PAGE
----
US construction companies with less than 20 employees have experienced an increase in worker fatality rates, as their larger counterparts continue to see rates fall, according to a recent report.
The fatal injury rate for smaller construction companies has jumped 57 per cent in recent years, from 15.5 per 100,000 workers in 2008, to 24.4 in 2016. Meanwhile, companies with more than 20 workers have experienced a nearly 30 percent drop in their worker fatality rates.
From 2003 to 2016, small construction companies accounted for 56.6 percent of the industry’s 5,155 fatalities, whilst only employing less than 37 percent of all construction workers during that time. In 2016, over 67 per cent of all construction fatalities occurred in organisations with less than 20 employees.
The Center for Construction Research and Training (CPWR) report says the figures show smaller construction establishments are clearly lagging behind their larger counterparts in safety management and best-practice. It notes that small businesses may face “many barriers to implementing health and safety programs, such as limited resources and increasing pressures from business competition.”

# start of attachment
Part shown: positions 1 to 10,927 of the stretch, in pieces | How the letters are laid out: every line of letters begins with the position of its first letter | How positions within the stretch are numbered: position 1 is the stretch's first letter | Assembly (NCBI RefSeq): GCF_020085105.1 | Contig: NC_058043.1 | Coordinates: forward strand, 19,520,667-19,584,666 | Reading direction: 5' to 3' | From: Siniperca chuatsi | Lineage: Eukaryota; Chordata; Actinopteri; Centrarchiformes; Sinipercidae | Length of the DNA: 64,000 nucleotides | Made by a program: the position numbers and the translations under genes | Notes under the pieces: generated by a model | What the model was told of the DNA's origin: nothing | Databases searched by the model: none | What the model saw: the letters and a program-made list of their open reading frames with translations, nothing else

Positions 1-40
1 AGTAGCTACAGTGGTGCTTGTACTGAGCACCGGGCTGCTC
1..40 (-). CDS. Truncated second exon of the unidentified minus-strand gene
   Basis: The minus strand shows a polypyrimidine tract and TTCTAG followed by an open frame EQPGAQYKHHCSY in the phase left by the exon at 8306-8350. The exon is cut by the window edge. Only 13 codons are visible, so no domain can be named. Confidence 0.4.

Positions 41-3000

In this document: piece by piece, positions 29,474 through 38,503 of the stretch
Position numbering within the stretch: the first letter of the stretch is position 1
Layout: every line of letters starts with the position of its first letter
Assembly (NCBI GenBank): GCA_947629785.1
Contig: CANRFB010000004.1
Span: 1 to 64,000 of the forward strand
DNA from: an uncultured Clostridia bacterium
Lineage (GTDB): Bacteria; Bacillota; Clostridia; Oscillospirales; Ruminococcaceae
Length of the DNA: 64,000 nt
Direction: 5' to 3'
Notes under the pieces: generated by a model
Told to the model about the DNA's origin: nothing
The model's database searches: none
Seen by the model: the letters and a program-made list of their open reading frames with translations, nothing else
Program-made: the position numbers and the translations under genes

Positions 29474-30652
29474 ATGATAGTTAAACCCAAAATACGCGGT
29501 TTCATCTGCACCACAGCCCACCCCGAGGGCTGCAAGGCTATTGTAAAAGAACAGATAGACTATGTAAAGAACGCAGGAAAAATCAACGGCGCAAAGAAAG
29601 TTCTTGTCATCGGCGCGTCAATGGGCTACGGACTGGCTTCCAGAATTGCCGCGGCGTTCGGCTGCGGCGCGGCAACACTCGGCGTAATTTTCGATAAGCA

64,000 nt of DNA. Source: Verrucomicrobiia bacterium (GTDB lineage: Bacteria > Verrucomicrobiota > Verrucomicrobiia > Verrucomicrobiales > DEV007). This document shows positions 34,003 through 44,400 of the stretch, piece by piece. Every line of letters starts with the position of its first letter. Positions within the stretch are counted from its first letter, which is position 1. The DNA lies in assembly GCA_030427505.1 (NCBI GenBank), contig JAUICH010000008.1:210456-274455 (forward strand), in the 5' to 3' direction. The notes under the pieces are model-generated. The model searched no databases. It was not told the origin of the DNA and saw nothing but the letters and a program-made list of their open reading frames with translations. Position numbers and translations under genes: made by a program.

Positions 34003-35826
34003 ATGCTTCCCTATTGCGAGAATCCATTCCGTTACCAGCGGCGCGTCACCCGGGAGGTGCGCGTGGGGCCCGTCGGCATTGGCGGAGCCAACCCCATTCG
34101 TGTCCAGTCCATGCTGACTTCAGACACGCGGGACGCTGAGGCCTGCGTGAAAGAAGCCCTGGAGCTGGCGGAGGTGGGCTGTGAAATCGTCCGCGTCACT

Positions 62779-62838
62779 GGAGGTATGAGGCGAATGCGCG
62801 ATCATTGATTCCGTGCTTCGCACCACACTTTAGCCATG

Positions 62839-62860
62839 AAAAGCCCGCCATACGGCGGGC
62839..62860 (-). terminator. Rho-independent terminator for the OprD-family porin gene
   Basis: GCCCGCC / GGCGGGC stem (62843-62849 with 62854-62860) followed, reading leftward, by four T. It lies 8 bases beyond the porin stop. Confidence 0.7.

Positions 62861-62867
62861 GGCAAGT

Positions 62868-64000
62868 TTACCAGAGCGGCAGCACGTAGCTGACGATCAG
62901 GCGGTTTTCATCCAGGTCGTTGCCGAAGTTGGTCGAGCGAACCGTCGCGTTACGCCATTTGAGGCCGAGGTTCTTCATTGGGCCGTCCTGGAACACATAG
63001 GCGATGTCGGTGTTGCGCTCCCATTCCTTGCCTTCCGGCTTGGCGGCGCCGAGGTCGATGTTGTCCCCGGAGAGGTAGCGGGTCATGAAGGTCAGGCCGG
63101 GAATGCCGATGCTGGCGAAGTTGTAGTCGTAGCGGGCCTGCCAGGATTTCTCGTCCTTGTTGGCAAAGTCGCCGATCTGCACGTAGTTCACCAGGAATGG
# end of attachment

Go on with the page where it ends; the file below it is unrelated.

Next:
The figures are made even more alarming by the fact small companies dominate the US construction industry landscape. In 2016, over 80 per cent of all establishments had fewer than 10 employees, and another 9.4 percent had 10 to 19 employees.
In terms of event or exposure, almost 62 per cent of fall fatalities and over 55 per cent of electrocution deaths occurred in establishments with 10 or fewer employees. Young, Hispanic, and foreign-born workers were also overrepresented among fatalities in smaller establishments.
To assist small businesses in improving worker safety and health, the CPWR has developed the Safety Climate Assessment Tool for Small Contractors, designed to help small construction employers and their employees assess and improve their job-site safety climate.